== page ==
As part of the national celebration of Jewish American Heritage Month, the National Museum of American Jewish History (NMAJH) hosted Evolution of Jewish Cooking in America, a conversation with Steven Cook, Joan Nathan, Michael Solomonov and Molly Yeh. The event was moderated by food writer and editor Devra Ferst. It was held before a capacity crowd of 230 people, with others tuning in via Facebook. [Read more…]
Philadelphia’s own Michael Solomonov and Steven Cook just published their first book, Zahav: A World of Israeli Cooking.
Solomonov and Cook hope to familiarize Americans with some of their restaurant Zahav’s famous dishes. If you loved Jerusalem-born, London-based Yotam Ottolenghi and Sami Tamimi’s book Jerusalem as much as I did, then this book will be a treat.
The spices and techniques of Israel’s myriad ethnic groups are reflected in the book’s recipes. Familiar Eastern European Ashkenazi foods such as rugalech, kugels and latkes are presented along with more exotic foods such as kibbe and fillo cigars from the Levant. All of these recipes have been adapted to ingredients that are easily accessible to the American cook. Below is a recipe for Zahav’s Ottoman-inspired eggplant salad.
Zahav’s Twice Cooked Eggplant Salad
- 2 eggplants
- 1 bell pepper, chopped
- 1 onion, chopped
- 1/2 cup minced parsley
- 6 tablespoons olive oil
- 1/4 cup sherry vinegar
- 1 lemon
- 2 tablespoons salt
- 1 teaspoon paprika
- 1 tablespoon ground coriander
- Slice the eggplants.
- Sprinkle with salt.
- Allow the eggplants to rest for 30 minutes in a colander.
- Heat the olive oil in a heavy skillet.
- Fry the eggplant slices over medium heat, until almost charred on both sides.
- Place the eggplant in a bowl.
- Heat 2 tablespoons of olive oil in a heavy pan.
- Stir in the onion, pepper, coriander, and paprika.
- When the vegetables are soft, add the blackened eggplant and sherry vinegar to the pot.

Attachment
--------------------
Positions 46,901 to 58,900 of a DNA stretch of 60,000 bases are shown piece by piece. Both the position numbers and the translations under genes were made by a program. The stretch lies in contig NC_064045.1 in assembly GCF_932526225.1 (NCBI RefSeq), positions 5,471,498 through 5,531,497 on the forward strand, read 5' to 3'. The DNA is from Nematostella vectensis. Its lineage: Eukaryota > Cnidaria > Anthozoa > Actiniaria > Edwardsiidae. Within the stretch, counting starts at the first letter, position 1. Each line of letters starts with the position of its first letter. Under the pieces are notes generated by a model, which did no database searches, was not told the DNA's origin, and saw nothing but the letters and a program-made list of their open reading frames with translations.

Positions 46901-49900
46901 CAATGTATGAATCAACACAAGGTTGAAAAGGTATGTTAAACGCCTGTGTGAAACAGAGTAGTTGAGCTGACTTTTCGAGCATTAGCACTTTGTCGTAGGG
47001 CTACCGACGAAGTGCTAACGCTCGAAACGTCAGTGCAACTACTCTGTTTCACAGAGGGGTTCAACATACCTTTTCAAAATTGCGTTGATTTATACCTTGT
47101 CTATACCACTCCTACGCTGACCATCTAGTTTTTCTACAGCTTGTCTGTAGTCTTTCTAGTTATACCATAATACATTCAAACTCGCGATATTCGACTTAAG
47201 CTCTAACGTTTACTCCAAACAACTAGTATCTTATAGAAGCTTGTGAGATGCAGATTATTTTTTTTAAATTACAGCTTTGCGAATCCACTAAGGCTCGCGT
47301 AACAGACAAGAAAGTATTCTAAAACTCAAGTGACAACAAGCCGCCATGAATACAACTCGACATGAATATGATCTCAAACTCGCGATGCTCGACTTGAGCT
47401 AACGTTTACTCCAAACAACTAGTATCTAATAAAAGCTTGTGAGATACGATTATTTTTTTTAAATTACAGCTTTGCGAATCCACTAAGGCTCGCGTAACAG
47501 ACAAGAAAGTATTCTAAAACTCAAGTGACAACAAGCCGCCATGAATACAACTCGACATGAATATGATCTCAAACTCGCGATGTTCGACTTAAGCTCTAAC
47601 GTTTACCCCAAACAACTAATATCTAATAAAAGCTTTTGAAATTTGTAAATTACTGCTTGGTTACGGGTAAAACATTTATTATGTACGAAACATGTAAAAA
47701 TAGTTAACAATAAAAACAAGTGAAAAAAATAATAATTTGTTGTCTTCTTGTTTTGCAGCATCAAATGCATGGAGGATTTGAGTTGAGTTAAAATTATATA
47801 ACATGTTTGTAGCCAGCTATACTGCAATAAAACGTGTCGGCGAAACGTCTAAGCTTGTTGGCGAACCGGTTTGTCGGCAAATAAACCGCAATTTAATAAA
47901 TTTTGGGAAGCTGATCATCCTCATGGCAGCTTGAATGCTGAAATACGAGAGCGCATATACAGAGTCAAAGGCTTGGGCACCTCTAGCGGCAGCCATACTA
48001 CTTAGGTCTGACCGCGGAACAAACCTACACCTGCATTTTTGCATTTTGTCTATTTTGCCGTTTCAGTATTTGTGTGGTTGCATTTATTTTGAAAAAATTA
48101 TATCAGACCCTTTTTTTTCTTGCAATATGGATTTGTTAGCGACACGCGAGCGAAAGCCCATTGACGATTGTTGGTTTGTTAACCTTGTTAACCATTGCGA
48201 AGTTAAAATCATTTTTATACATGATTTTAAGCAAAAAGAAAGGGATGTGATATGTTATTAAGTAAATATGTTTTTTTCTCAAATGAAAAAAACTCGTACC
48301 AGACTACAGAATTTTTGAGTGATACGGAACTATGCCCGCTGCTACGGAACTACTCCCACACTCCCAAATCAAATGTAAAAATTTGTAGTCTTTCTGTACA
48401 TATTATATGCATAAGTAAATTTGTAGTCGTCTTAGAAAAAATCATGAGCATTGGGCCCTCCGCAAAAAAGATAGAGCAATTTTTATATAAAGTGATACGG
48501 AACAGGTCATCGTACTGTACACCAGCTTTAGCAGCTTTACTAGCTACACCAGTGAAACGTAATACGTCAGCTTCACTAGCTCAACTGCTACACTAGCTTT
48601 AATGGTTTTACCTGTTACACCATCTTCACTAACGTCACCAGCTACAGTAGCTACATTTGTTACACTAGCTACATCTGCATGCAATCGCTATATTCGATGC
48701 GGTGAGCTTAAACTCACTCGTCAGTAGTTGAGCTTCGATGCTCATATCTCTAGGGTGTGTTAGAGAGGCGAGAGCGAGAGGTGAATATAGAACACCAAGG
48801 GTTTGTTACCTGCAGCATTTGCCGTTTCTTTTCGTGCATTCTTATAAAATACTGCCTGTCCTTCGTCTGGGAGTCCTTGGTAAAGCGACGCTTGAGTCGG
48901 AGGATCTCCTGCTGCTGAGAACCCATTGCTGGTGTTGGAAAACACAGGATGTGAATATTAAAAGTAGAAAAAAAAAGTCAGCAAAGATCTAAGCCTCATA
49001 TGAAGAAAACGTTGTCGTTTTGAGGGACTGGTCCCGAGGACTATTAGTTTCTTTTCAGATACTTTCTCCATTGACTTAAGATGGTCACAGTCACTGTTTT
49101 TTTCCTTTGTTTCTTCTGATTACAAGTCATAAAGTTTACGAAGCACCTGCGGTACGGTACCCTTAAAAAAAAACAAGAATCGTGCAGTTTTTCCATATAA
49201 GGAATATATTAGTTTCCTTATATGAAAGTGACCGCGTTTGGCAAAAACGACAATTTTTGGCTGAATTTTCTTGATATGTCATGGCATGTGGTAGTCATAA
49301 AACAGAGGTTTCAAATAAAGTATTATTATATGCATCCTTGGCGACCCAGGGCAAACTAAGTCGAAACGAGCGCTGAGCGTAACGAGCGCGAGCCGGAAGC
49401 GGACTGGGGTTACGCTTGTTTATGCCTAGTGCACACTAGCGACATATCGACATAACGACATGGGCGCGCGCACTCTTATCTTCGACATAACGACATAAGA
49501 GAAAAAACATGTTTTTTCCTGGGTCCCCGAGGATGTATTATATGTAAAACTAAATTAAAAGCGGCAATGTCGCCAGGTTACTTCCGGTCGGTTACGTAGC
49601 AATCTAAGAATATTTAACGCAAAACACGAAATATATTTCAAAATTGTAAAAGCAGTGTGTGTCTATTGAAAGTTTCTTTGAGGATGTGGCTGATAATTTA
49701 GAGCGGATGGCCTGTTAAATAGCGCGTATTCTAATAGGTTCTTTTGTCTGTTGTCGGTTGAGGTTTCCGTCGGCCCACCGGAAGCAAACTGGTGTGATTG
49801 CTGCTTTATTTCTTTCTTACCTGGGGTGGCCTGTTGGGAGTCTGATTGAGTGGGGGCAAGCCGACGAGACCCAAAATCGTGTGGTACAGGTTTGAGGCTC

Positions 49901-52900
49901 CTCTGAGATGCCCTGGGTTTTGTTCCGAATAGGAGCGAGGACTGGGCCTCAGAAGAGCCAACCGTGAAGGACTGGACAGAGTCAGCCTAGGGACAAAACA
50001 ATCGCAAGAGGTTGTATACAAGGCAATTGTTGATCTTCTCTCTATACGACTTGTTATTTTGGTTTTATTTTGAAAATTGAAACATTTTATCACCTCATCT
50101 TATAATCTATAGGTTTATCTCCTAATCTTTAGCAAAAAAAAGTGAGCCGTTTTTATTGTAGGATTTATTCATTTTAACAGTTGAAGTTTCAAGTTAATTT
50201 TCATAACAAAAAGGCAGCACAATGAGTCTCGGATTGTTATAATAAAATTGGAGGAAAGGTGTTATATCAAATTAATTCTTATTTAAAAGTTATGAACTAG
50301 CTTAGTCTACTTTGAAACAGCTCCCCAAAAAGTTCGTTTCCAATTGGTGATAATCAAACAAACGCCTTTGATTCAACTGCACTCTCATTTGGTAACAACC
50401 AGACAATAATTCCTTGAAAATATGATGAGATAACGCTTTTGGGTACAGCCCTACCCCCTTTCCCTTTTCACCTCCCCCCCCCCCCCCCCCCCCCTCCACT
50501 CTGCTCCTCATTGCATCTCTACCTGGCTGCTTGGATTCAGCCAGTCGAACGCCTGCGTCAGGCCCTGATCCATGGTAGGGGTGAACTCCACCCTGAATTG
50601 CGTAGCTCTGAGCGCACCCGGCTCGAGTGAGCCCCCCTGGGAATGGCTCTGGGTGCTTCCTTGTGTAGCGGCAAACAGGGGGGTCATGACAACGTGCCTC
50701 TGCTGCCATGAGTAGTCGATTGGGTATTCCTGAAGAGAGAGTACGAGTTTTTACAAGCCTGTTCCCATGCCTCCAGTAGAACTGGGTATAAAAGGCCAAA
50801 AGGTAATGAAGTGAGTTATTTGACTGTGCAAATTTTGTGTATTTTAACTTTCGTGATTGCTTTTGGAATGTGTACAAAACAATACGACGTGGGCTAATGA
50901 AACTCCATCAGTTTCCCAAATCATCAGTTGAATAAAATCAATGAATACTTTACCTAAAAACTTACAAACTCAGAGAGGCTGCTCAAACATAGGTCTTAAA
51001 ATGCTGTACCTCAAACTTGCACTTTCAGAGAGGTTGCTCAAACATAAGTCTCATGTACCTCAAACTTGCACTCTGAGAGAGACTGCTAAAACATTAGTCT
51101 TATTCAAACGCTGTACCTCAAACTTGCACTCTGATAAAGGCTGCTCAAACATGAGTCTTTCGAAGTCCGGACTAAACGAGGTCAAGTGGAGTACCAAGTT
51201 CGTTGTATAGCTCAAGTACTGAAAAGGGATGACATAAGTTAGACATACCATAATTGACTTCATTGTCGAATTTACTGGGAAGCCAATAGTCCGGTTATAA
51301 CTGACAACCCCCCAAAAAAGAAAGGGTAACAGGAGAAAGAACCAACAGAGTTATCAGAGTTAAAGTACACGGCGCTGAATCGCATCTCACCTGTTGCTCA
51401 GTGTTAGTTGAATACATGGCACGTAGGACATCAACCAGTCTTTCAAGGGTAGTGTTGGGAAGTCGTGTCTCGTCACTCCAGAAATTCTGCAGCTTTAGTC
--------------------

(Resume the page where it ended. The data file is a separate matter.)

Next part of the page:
- Stir for a few minutes.
- Remove the pot from the heat.
- Squeeze the lemon into the eggplant.
- Sprinkle the minced parsley into the pot.
- Stir and serve at any temperature.
— by Michelle Kemp-Nordell
When it is hot and steamy outside, we don’t want to have a big heavy meal. On Saturdays we usually have brunch consisting of bread, cheese, a frittata or omelette, and a salad. This Saturday, I finally served two dishes I made from the Plenty cookbook, written by Israeli chef Yotam Ottolenghi.
Full recipe after the jump.
One of the dishes I made was butternut squash, that I roasted with freshly ground cardamom and allspice, and served with wedges of fresh lemon (I couldn’t find any limes in the market). I prepared a dressing of yogurt and tahini that was light and refreshing, and had a completely unexpected mixture of tastes. You can serve this as a meze (appetizer) with other salads, a first course, or a side dish.
Roasted Butternut Squash With Sweet Spices, Lime, and Green Chilli
- 2 whole limes
- 4 tablespoons olive oil
- 1 medium butternut squash
- 2 tablespoons cardamom pods
- 1 teaspoon ground allspice
- 1/2 cup Greek-style yogurt
- 2 tablespoons raw, unflavored tahini
- 1 tablespoon lime juice
- 1 green chilli, thinly sliced
- 4 ounces coriander leaves or chopped chives
- Sea salt
- Preheat the oven to 400 degrees Fahrenheit.
- Trim off the limes’ tops and tails with a small paring knife. Dice the limes. Place them in a small bowl, sprinkle with a little salt, drizzle with one tablespoon of olive oil, stir, and set aside.
- Cut the butternut squash in half lengthways, scoop out the seeds and discard them. Cut each half, top to bottom, into 1/2 inch thick slices, and lay them out on a large baking sheet lined with parchment paper.
- Place the cardamom pods in a mortar, and use a pestle to get the seeds out of the pods. Discard the pods and pound the seeds into a rough powder. Transfer to a small bowl, add the allspice and the remaining 3 tablespoons of oil, mix, and brush over the butternut slices.
- Sprinkle with sea salt and place in the oven for 15 minutes or until fork-tender. Remove from the oven and set aside to cool. Peel off the skin, or leave it on if you prefer.
- Whisk together the yogurt, tahini, lime juice, 2 tablespoons of water, and a pinch of salt. The dressing should be thick, but runny enough to pour. Add more water if necessary.
- To serve, arrange the cooled butternut slices on a serving platter and drizzle with the yogurt dressing. Spoon over the lime pieces and their juices, and scatter the chilli slices on top. Garnish with the coriander or chives, and serve.
Michelle Kemp-Nordell is the creator of Baroness Tapuzina. She is a foodie who grew up in a “house of weird vegetables.” Follow her adventures as she experiments with exotic vegetables from her garden and spices from around the world.